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Old 4th November 2008, 11:28   #1
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Default Share valuations for Income Tax

Greetings everyone,

I would like to declare shares that have been left by my parents (1970 onwards) and subsequently purchased by myself from the open market, over a period of 30 years. How would the income tax value my stock/shares for tax purposes?

Kindly advise.
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Old 4th November 2008, 13:41   #2
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Buying and selling shares isn't treated as an income for a retail investor, its treated as a capital gain/loss. You have to pay short term capital gains tax if you have sold shares within 1 year of buying. Short term capital gains tax rate is 10% and Long term capital gains tax is currently 0%

Capital gains tax calculation is a bit complex - its not just straight forward 10% of your profit. There is something called indexation and Capital loss which can be used to offset the capital gained. Either get a CA to do the calculation for you or read some material on the web.

Last edited by spadival : 4th November 2008 at 13:43.
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Old 4th November 2008, 14:00   #3
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You do not have to pay tax on those shares left by your parents by means of Will (post demise). If you received it as a gift, you have to pay Capital Gains tax.
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Old 4th November 2008, 15:23   #4
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Quote:
Originally Posted by suvi View Post
If you received it as a gift, you have to pay Capital Gains tax.
Are you sure about this? - I am not too sure! - Are gifts in kind taxable?

Otherwise - the question of income tax valuation arrises when you make a profit on them i.e. by selling them.

And if you sell them through a recognised stock exchange [and pay STT (securities transaction tax) on them] - LTCG (long term capital gain) is exempt.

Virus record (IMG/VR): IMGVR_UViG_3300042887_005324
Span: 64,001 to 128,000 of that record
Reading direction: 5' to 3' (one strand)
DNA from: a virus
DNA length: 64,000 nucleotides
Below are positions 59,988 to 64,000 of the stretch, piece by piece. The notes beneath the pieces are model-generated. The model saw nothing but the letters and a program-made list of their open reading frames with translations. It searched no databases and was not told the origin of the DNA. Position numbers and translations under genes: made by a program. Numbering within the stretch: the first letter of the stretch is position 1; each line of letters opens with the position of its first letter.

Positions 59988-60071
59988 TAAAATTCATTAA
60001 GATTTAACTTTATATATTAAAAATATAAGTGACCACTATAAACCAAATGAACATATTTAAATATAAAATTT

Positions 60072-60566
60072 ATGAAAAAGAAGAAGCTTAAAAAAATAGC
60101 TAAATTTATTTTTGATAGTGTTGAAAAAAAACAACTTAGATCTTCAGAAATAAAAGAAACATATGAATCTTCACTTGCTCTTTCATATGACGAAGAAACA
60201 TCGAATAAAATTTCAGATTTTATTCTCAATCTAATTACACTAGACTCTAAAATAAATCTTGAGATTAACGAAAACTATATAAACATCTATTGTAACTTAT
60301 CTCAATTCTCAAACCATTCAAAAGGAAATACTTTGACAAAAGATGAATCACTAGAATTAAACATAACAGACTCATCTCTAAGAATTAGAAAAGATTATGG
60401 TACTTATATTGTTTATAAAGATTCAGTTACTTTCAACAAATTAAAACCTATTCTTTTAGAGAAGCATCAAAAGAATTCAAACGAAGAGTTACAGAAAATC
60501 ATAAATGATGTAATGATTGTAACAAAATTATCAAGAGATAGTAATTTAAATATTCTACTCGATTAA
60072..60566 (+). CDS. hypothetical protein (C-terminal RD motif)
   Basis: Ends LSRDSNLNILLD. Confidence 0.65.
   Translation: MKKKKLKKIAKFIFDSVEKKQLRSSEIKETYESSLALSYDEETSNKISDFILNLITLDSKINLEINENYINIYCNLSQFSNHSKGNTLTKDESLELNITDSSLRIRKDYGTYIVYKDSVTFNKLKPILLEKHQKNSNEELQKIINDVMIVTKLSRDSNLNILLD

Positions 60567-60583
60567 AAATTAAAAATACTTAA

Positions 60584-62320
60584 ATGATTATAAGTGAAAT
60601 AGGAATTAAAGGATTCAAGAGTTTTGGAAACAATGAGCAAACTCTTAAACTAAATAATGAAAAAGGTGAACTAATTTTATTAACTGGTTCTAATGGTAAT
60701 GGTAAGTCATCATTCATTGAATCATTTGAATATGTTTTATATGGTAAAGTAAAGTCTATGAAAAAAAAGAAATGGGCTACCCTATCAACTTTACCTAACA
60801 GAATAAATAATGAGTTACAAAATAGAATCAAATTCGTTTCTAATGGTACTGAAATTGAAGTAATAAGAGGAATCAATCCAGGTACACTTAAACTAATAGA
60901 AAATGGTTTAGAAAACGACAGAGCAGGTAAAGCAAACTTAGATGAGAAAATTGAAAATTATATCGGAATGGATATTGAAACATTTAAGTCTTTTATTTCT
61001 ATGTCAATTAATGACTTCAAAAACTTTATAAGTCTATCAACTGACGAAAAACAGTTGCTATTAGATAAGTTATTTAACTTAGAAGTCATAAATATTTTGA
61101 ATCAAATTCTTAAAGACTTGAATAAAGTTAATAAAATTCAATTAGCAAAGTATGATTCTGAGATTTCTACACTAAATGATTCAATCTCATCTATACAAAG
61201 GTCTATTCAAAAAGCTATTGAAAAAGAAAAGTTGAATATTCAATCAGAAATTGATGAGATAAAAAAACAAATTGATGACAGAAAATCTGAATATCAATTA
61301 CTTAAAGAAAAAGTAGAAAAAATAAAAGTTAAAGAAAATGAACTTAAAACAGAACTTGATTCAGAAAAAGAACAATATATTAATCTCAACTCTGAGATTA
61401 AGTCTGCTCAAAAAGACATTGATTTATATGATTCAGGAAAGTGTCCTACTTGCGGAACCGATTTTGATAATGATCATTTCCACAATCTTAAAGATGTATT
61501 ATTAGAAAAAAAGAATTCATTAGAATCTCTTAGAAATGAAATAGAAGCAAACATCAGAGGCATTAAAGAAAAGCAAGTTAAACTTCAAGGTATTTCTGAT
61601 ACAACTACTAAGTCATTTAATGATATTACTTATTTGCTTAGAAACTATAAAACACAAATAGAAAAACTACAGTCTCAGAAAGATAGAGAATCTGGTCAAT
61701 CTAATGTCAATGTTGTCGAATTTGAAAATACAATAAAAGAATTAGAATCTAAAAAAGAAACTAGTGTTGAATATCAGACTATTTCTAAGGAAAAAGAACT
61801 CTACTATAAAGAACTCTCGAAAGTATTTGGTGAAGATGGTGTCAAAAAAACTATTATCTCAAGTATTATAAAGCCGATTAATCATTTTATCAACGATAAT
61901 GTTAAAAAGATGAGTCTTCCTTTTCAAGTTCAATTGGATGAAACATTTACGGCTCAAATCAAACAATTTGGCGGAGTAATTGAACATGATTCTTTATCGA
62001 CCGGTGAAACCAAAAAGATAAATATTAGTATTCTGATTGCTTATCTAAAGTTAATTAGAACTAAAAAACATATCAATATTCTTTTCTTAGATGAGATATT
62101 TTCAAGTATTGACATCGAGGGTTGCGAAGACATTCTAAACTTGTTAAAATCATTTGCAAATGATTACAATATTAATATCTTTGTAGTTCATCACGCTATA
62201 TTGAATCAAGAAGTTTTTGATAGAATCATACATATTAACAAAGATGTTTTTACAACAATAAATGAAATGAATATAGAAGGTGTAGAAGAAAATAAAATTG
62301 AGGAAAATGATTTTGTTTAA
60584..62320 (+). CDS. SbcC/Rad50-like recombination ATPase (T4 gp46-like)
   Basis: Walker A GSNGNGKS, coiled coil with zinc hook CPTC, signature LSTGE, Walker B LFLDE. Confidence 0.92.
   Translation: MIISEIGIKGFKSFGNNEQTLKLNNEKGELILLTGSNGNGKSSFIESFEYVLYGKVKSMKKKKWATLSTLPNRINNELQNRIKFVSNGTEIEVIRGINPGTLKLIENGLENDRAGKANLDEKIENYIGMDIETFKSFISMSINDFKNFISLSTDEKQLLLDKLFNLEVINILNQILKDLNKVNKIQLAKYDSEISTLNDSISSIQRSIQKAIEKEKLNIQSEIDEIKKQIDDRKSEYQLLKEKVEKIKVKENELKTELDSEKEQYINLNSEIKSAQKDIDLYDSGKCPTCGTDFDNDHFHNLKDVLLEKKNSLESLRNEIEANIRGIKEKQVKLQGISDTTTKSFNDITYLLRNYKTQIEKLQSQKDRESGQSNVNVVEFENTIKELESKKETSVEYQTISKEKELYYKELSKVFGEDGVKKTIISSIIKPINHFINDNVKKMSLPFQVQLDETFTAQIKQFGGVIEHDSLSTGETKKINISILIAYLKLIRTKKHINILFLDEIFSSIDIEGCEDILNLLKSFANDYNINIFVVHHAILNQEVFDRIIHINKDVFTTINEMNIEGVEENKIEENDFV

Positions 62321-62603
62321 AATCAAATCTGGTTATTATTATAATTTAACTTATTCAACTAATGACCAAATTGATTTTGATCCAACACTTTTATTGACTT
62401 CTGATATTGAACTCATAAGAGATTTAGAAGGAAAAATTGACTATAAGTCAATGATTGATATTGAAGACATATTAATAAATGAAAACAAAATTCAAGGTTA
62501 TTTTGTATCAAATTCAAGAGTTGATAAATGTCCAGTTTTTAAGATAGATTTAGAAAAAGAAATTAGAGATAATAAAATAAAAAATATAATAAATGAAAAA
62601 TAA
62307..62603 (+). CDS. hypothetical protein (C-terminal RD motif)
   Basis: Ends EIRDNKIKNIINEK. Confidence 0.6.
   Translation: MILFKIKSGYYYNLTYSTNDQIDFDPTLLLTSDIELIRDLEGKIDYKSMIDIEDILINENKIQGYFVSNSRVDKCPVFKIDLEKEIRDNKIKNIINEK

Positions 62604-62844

[Disclaimer - I take no responsibility of my opinion]
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Old 4th November 2008, 17:25   #5
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Are there any records to be maintained on subsequent purchases of shares, and for what duration?

If there are no records available, how do we proceed with the matter?
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Old 4th November 2008, 17:41   #6
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when you sell these shares - you'll need to compute the gain on such sale.

For that you'll need the dates and rates of purchases - date should be easy - rate you'll have to dig out or maybe can put approx [confirm this with someone dealing in this] since its not going to be taxable.

For the IT calculation you'll add this income to your total income and then subtract it as exempt.

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Old 4th November 2008, 19:48   #7
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Quote:
Originally Posted by SLK View Post
Are you sure about this? - I am not too sure! - Are gifts in kind taxable?

Otherwise - the question of income tax valuation arrises when you make a profit on them i.e. by selling them.

And if you sell them through a recognised stock exchange [and pay STT (securities transaction tax) on them] - LTCG (long term capital gain) is exempt.

[Disclaimer - I take no responsibility of my opinion]
With the disclaimer that i am not a Chartered Accountant
Gift is not taxable, but any income arising out of the Gift is. If your father gifts you Rs 1 lakh, you need not pay tax. but if that 1 lakh earns you an annual interest of Rs 10,000 you need to add it to your income.
In case of shares, as you mentioned long term Capital gains is currently tax free since you will be paying STT. however if it is short term, you need to pay tax (10% or 15% of the gain, not sure). For computing the gain, i am not sure which value (the original purchase price or the price at the time of gift). in fact there can be a confusion if the gain is short term or long term depending on whether we take purchase date or gift date.
It will be great if any our members can clarify this.
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Old 6th November 2008, 14:45   #8
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@luvjascha sorry for hijacking your thread!

OT: Need to invest 15K in guaranteed returns in 5 years. Where to invest this money? Please suggest.

Thanks,
Ramki
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Old 6th November 2008, 15:22   #9
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Quote:
Originally Posted by ramki067 View Post
@luvjascha sorry for hijacking your thread!

OT: Need to invest 15K in guaranteed returns in 5 years. Where to invest this money? Please suggest.

Thanks,
Ramki

I prefer NSC for 6 years, helps in tax rebates and safety factor also. And I cannot remove the same as and when I wish before 6 years
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Old 6th November 2008, 17:09   #10
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Quote:
Originally Posted by lambuhere1 View Post
I prefer NSC for 6 years, helps in tax rebates and safety factor also. And I cannot remove the same as and when I wish before 6 years
Thanks very much lambuhere1. I shall go for NSC.

Regards,
Ramki
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